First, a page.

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A New Approach to Mobile IT
By Michael Romero, Ingram Micro
Michael Romero has been in the technology business for 24 years, having worked at SanDisk, Avnet and most recently as an IT marketing consultant. In September 2011, Ingram brought Romero onboard to examine the mobile market segment and work with the distributor to establish a new mobile strategy. He did such a great job that the company named him VP of its new mobile division in March. VSR sat down with Romero to discuss Ingram’s mobile strategy and where he sees the Channel heading in the coming years.
vsr: Could you explain what Ingram’s mobile division is?
First off, the new mobile division is the former mobility division. We are calling the new division Ingram Micro Mobile because we are focused on the mobile ecosystem from a mobile platform that handles handsets, software, accessories, and all the things that are incorporated in the mobile market segment. We also assist other divisions that play in the mobile world. We have a DC/POS division that is focused on Motorola-type product segments, and we assist them in activation of services, but our focus in on the true mobile ecosystem.
vsr: How do you define mobility?
Mobility has become a statement similar to services or consulting—it’s a generic term that doesn’t refer to cellular or Wi-Fi. Ingram Micro Mobile will only be focused on the mobile ecosystems, including products such as handsets, tablets, ultrabooks, and enabling those products through different services and software. If you look at where mobile is going into the marketplace, it’s no longer just referring to the tablets you work on. Look at Nordstrom’s and how they are taking tablets and moving them from behind the counter and placing them into the aisles where employees can engage customers. Same with healthcare or education—mobile is almost a ubiquitous statement across so many different market segments. We want to enable our VARs—our partners—to go after that business and add services of their own to really become players in the mobile market.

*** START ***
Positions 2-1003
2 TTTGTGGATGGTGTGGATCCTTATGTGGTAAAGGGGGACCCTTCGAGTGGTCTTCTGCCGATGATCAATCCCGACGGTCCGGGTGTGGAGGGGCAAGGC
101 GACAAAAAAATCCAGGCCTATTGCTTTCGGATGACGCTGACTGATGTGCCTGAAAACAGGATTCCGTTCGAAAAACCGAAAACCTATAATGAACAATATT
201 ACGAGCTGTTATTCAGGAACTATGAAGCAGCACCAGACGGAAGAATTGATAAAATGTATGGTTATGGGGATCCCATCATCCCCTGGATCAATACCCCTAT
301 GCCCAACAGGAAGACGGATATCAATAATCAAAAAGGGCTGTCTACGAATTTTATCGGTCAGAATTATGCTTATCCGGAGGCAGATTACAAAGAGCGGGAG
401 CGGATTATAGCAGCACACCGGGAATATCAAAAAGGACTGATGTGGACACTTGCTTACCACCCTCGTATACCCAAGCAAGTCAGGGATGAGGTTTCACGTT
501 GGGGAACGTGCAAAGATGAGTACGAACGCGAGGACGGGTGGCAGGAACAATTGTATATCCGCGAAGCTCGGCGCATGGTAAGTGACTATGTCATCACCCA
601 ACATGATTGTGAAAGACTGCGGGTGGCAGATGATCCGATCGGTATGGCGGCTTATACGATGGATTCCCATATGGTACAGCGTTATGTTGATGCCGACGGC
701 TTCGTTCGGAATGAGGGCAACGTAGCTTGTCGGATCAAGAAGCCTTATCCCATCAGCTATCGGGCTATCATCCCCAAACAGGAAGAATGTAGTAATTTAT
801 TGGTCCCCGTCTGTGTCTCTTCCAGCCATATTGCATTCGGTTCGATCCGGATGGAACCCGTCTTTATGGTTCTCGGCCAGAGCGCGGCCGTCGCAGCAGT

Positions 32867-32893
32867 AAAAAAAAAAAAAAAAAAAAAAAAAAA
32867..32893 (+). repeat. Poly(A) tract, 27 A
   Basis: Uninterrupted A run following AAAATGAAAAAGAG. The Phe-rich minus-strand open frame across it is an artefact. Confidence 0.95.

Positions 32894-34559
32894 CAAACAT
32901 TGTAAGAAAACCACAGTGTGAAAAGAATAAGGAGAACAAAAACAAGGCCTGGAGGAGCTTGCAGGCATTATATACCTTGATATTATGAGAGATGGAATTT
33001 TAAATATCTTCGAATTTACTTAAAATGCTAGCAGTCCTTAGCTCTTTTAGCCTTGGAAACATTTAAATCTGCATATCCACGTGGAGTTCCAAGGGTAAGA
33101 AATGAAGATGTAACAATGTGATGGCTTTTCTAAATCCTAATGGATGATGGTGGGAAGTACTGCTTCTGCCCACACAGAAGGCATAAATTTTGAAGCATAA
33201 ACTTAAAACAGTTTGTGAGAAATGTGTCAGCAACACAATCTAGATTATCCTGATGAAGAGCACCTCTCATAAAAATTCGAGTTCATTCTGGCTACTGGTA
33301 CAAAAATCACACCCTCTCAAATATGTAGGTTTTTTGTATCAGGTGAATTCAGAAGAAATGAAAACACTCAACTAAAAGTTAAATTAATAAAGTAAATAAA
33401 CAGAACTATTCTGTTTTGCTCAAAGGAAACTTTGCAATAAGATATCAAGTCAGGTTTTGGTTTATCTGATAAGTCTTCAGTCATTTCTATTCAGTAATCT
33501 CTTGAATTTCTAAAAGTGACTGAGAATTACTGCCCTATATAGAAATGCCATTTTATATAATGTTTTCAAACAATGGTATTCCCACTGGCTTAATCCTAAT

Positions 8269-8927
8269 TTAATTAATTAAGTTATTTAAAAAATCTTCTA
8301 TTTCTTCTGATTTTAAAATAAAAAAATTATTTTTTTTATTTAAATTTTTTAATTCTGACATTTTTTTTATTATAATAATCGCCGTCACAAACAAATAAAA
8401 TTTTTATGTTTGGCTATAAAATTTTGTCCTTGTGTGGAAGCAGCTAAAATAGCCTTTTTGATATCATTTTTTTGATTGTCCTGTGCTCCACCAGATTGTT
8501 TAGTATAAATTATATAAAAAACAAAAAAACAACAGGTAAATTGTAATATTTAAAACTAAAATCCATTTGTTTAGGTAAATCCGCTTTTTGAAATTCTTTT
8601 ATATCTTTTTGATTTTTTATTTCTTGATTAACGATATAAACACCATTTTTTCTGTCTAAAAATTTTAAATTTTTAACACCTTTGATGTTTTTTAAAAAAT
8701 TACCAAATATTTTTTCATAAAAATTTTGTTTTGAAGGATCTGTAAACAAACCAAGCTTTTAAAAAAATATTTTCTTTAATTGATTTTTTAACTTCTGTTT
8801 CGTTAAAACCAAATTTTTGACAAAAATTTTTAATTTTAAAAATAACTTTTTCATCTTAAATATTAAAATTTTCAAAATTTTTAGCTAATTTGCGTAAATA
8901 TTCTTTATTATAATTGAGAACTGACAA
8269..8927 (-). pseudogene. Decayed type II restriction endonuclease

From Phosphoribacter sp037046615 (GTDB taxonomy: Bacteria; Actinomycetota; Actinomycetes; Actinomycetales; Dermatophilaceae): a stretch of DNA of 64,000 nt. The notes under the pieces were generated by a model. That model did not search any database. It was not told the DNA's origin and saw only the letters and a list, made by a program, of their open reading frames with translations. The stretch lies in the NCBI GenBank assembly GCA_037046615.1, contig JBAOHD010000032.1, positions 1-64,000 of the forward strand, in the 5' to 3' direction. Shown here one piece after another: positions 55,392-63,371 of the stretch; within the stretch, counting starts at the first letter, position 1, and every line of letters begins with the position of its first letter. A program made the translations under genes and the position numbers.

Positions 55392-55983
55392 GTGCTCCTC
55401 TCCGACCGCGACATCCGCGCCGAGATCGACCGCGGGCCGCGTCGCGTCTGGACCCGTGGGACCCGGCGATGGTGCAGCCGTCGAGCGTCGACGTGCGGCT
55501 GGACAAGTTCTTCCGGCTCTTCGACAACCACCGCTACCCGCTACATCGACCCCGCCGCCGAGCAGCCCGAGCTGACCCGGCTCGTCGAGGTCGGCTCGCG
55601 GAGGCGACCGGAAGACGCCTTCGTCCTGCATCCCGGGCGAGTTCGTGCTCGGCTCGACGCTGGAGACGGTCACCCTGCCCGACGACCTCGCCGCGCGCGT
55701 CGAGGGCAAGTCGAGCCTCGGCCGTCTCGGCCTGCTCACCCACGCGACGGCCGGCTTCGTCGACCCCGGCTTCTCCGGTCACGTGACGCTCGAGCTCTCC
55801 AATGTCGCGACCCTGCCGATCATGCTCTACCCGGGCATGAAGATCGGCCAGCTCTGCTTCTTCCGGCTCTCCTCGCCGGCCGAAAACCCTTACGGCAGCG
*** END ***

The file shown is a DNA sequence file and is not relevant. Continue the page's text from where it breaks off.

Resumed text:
vsr: How do you help your partners navigate the mobile market?
The traditional VAR segment has a certain way it engages its customers. There are some complexities with mobile that you don’t have with your traditional technology market—you have service activations, subsidies to your devices, different software strategies. I believe in bridging the gap. The mobile/tablet world and the traditional computer technology world are running parallel, but are starting to merge. We are just trying to simplify it and provide toolsets and enablement through automation to make it easier for the VARs to do business as they always have, while incorporating these activated devices into their portfolio of products.
vsr: Where do consumer tablets fit into the grand scheme of selling mobile solutions?
If you look at mobile in the traditional computing sense 15 years ago, the corporation set trends and dictated the platforms. Today, in mobile, the consumer dictates the platform from usage models and volumes. It’s up to the VAR to educate clients [about the hardware] and enable the devices to be as secure [as possible]. The consumer will drive mobile, but there will be opportunities to add value around services and software.
I also think that there is a place for enterprise and consumer devices. There will be ruggedized devices that will be required in certain environments. But other environments will try to take the consumer device and add a skin or accessory to enable [the tablet] to be more rugged. It’s going to be a blend on both sides. What’s key is how you market the product into the channels. We need to clearly communicate to our customers what technology is best suited to what environment, but it’s going to be the end-user that dictates what they want.
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